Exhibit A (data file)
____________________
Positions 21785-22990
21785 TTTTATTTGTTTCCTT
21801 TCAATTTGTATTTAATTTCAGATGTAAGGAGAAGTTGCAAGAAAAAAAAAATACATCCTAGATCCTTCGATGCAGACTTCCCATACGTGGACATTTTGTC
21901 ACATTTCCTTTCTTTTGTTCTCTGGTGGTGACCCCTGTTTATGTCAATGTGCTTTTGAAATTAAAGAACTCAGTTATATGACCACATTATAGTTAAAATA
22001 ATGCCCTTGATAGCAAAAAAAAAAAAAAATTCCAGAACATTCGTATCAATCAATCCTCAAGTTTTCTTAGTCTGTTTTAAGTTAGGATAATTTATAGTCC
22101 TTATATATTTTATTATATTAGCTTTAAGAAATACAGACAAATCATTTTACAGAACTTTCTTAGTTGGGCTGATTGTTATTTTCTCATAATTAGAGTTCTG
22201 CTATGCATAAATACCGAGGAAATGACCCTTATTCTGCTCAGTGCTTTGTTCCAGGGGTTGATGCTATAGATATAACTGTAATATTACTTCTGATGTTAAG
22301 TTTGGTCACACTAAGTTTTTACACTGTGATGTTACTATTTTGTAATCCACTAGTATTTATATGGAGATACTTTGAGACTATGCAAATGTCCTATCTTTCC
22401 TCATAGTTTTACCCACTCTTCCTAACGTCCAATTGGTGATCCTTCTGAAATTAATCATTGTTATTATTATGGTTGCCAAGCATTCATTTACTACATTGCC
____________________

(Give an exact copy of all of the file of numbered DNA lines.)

Positions 21785-22990
21785 TTTTATTTGTTTCCTT
21801 TCAATTTGTATTTAATTTCAGATGTAAGGAGAAGTTGCAAGAAAAAAAAAATACATCCTAGATCCTTCGATGCAGACTTCCCATACGTGGACATTTTGTC
21901 ACATTTCCTTTCTTTTGTTCTCTGGTGGTGACCCCTGTTTATGTCAATGTGCTTTTGAAATTAAAGAACTCAGTTATATGACCACATTATAGTTAAAATA
22001 ATGCCCTTGATAGCAAAAAAAAAAAAAAATTCCAGAACATTCGTATCAATCAATCCTCAAGTTTTCTTAGTCTGTTTTAAGTTAGGATAATTTATAGTCC
22101 TTATATATTTTATTATATTAGCTTTAAGAAATACAGACAAATCATTTTACAGAACTTTCTTAGTTGGGCTGATTGTTATTTTCTCATAATTAGAGTTCTG
22201 CTATGCATAAATACCGAGGAAATGACCCTTATTCTGCTCAGTGCTTTGTTCCAGGGGTTGATGCTATAGATATAACTGTAATATTACTTCTGATGTTAAG
22301 TTTGGTCACACTAAGTTTTTACACTGTGATGTTACTATTTTGTAATCCACTAGTATTTATATGGAGATACTTTGAGACTATGCAAATGTCCTATCTTTCC
22401 TCATAGTTTTACCCACTCTTCCTAACGTCCAATTGGTGATCCTTCTGAAATTAATCATTGTTATTATTATGGTTGCCAAGCATTCATTTACTACATTGCC